4 assessment component. The entire set of material turned in by the student will be a portfolio of student progress and demonstrate that they have learned the skills necessary for the degree. Only upper level courses will be used in construction of the student portfolio. This is partly for pedagogical reasons and partly for logistical reasons. The laboratory components of introductory chemistry (CHM 191 & CHM 192) and organic chemistry (CHM 226) heavily rely on introduction of basic skills that are repeated frequently throughout the rest of the curriculum. Further, since introductory chemistry and organic chemistry are service courses heavily enrolled by non-chemistry majors, the administrative burden is high with minimal useful feedback. Finally, since many students do not declare themselves as a chemistry major until after taking the introductory and organic courses, we can not even identify many majors until they start taking the upper level courses. The specific components of the portfolio for each degree will be: BS in Chemistry: final lab reports from CHM 212, CHM 335, CHM 353, CHM 354, CHM 402, CHM 414, & CHM 425 and the CHM 492 presentation. BA in Chemistry: final lab reports from CHM 212 & CHM 335. BS in Chemistry and Chemical Oceanography: final lab reports from CHM 212, CHM 335, CHM 414, CHM 425, OCG 493, & OCG 494. BS in Chemistry and Forensic Chemistry: final lab reports from CHM 212, CHM 335, CHM 414, CHM 425. ach year the faculty will review the portfolios of the graduating seniors. The review will help the Chemistry Department identify areas of success and areas that need improvement in the curriculum. This review will rely on the judgment and expertise of the chemistry faculty and will change over time, depending upon the direction taken in the field of chemistry. Given the small size of the graduating class of chemistry majors (typically, 5 10 graduates per year), it is anticipated that it will take 5 to 10 years of annual data to establish baseline norms. Rubrics: Assessment of all reports will use the rubrics given in Table 1, below. The goal is to have all students meet or exceed expectations.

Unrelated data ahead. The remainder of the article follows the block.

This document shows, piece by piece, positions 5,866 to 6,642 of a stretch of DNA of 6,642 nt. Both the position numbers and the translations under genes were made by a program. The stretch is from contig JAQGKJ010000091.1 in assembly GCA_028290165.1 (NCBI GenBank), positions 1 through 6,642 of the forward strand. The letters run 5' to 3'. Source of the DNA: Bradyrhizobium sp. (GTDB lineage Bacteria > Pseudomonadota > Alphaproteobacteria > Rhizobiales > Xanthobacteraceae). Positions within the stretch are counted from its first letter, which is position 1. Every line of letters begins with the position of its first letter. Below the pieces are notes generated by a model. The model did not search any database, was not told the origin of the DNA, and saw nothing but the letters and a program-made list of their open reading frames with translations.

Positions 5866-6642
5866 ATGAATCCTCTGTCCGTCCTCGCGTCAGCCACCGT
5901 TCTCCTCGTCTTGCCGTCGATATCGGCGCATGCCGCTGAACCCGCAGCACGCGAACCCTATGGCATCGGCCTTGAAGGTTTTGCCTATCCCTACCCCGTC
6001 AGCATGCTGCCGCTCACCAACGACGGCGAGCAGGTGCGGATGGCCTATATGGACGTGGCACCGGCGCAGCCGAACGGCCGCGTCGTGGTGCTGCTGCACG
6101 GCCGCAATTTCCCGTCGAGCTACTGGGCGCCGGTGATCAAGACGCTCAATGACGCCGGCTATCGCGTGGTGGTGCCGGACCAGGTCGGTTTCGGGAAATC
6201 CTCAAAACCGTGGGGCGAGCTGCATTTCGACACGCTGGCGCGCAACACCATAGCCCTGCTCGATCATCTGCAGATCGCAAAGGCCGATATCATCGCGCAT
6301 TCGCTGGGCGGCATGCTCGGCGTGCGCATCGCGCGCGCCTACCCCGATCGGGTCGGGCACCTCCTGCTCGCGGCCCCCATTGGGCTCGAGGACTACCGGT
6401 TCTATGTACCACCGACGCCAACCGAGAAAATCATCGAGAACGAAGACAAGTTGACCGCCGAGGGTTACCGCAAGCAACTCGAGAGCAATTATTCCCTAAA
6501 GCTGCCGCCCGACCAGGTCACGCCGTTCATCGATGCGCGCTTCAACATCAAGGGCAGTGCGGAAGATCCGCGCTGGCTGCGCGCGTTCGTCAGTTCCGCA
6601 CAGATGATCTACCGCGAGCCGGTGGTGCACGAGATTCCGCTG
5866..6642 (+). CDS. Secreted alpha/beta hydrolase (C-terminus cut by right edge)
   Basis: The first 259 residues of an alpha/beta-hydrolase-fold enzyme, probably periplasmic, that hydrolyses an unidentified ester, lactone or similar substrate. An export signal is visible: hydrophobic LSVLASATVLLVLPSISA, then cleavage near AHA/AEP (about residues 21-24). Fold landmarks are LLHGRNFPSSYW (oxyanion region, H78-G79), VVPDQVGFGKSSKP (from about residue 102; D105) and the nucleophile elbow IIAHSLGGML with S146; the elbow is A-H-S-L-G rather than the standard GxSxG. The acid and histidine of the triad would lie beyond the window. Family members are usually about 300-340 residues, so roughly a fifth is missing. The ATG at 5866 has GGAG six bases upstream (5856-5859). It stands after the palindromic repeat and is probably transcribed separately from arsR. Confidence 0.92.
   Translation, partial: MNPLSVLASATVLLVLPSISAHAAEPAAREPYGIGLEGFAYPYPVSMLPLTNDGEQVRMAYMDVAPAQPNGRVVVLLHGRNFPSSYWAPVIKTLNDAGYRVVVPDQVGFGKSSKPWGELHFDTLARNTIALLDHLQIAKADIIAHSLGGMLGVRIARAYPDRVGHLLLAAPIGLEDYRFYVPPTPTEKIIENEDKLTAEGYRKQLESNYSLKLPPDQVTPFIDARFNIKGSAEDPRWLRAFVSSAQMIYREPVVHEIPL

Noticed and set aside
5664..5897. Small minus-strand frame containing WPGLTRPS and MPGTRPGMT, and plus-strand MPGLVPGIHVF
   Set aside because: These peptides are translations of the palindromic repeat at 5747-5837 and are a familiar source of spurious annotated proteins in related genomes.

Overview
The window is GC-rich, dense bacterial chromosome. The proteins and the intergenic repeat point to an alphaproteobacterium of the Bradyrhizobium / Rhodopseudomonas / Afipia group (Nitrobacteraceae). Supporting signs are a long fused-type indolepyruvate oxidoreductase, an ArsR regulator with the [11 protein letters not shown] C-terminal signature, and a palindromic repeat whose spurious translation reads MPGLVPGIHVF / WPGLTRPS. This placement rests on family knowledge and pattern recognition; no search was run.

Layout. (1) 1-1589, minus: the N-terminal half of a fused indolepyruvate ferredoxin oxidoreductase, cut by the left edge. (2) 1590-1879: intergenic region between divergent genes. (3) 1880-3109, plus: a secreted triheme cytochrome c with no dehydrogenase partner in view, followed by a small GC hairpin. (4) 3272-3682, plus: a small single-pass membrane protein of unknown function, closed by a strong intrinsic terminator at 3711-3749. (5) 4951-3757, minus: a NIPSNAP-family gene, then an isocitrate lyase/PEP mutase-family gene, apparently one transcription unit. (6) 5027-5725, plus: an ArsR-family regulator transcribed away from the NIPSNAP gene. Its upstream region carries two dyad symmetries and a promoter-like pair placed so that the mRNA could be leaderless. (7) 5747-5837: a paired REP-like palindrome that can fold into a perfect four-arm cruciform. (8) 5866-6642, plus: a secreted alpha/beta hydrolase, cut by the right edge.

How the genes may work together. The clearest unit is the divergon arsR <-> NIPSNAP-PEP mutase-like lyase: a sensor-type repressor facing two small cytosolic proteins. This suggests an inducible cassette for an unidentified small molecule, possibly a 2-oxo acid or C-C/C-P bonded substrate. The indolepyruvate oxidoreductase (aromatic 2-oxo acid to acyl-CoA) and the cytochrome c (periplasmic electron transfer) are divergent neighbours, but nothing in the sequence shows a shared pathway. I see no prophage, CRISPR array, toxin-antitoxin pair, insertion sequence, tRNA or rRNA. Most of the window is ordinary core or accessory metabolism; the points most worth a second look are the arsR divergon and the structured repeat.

5 Attribute General Organization Abstract problem stated and conclusions summarized Introduction problem stated in context Theoretical Background in context with appropriate detail Results experimental detail, methodology Discussion physical explanations of results in accord with background Conclusions References 1 Not Acceptable Inappropriate content in most sections, tables and figures can not be read, spelling errors, grammar and punctuation errors, far too long or too short No problem statement and no summary of conclusions No problem statement, no indication of context of problem, gives details of results None Table 1: Assessment Rubrics 2 Below xpectations Inappropriate content in some sections, some portions sloppy or difficult to read, few spelling errors, few punctuation or grammar errors Problem stated with no conclusions or conclusions with no problem statement Problem stated poorly, limited discussion of context Unclear or incomplete 3 Meets xpectations Appropriate content in all sections, all portions of report readable, no spelling, punctuation, or grammatical errors, appropriate length Problem and key conclusions clearly stated Problem and context clearly stated Clear and complete 4 xceeds xpectations Unique organization that enhances readability, unusually clear text, tables, or figures that improve understandability of the report Problem statement and key conclusions stated elegantly Problem and context elegantly stated legant No results Incomplete results Clearly stated legantly stated None None or introduces ideas not developed in report Missing, incorrect format, not cited in report, unrelated to subject matter Present but unclear or not connected to results and background Weak, introduces ideas not in report, misses key ideas Some cited, some inappropriate Clearly stated Clearly stated, follow results and discussion in context Correct format, all cited in report, fit the context legantly stated legantly stated Obscure but appropriate references cited Score